China has a policy in place for R&D; we don't, Natampally said, adding that India could move up the value chain faster if even a small percentage of its engineering graduates went into research.
The small numbers of PhDs and the lack of government incentives for India's fledgling R&D sector are blunting the country's edge, analysts warn.
Rival China has already pulled ahead with more than 1,100 R&D centers compared to less than 800 in India, despite lingering concerns about rule of law and intellectual property rights.
Aside from providing funding to encourage students to complete their PhDs, China also offers fiscal incentives such as tax breaks for R&D centers and special economic zones provide infrastructure for hi-tech and R&D industries.
India is also losing out in the patent stakes. In 2006-2007, just 7,000 patents were granted in this country of 1.1 billion people, compared to nearly 160,000 in the United States.
We're nowhere near the U.S. or even Israel when it comes to innovations, said Praveen Bhadada at consultancy Zinnov, which estimates the R&D sector in India is worth about $9.2 billion.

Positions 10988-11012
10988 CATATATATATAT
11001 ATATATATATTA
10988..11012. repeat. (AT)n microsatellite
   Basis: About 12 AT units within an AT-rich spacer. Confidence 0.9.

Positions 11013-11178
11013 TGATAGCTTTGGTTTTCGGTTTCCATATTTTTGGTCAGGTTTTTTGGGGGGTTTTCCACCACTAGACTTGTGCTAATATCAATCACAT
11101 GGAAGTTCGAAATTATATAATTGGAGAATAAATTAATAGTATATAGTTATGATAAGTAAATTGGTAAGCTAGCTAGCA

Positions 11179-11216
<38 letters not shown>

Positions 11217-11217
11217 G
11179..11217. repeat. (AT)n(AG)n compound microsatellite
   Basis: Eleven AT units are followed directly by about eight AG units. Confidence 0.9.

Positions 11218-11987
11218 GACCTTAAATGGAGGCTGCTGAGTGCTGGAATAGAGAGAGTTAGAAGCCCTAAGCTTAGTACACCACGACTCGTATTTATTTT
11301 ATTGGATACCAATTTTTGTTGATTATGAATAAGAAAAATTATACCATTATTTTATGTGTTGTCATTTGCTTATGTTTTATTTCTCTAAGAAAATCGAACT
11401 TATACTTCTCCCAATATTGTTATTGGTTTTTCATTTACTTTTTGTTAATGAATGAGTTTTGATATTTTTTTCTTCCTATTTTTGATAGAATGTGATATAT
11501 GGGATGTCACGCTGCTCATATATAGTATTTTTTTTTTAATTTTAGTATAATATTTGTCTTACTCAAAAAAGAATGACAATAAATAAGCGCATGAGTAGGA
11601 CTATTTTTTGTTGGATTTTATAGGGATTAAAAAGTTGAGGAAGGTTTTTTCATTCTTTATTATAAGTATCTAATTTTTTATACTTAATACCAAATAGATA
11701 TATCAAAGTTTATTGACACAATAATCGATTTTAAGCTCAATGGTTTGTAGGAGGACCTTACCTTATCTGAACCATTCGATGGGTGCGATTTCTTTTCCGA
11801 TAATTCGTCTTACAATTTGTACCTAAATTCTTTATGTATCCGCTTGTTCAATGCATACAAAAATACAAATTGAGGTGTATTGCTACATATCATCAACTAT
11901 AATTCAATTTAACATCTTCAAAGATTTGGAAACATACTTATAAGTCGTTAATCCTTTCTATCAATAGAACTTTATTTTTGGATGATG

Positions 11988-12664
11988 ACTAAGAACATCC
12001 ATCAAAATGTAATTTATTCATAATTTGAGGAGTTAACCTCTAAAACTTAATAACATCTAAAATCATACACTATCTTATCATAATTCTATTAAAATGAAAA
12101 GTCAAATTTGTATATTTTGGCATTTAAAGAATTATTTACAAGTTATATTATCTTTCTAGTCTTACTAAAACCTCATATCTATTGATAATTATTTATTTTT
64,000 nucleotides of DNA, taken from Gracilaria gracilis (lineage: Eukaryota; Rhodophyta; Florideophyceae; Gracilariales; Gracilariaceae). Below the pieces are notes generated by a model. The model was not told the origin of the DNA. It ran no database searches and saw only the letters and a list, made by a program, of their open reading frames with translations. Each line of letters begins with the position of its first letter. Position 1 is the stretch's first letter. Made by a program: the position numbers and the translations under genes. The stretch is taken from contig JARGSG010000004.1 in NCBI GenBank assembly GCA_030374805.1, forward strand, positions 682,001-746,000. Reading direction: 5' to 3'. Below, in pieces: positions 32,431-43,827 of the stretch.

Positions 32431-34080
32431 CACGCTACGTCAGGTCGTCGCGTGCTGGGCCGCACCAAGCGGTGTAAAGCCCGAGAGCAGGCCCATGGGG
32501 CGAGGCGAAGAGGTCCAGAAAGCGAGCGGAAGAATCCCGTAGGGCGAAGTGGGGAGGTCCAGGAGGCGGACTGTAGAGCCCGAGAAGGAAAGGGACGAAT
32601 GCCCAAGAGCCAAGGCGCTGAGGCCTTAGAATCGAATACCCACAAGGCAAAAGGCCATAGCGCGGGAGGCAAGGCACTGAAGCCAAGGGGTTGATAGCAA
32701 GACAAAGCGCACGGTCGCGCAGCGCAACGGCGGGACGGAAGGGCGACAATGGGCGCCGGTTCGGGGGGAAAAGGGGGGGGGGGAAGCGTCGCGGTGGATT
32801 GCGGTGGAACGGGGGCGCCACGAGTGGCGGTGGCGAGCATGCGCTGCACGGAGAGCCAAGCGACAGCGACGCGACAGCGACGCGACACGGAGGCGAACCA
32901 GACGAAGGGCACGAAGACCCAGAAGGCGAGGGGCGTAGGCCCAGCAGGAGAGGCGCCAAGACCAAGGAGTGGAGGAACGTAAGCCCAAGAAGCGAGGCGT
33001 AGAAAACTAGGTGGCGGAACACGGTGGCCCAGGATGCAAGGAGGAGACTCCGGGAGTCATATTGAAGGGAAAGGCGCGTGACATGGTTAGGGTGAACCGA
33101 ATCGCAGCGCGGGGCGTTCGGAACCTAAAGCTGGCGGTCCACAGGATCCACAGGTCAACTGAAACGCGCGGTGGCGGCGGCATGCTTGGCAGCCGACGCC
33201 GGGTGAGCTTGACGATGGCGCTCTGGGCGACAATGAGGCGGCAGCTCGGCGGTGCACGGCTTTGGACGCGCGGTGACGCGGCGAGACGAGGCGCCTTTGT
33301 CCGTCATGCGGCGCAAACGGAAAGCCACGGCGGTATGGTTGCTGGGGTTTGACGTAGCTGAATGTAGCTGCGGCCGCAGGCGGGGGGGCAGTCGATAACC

Our costs are low and our talent pool is ahead of China, Russia and Ukraine, but China gives specific incentives, and produces way more PhDs than we do.
India is cheaper than China for R&D, those in the industry in Bangalore said. But salaries in India have been rising by about 15 percent every year and may soon reach parity with China. R&D center costs in Shanghai are currently just 10-15 percent higher than in India.
Microsoft and other firms have been working around the government's indifference.
Cisco, IBM, Intel, Nokia, Ericsson and Suzuki Motor have all gone beyond low-end coding and tweaking products for the local market, with hefty investments and recruitment.
Their success shows India's potential if the government starts supporting such ventures and building high-tech parks and incubators.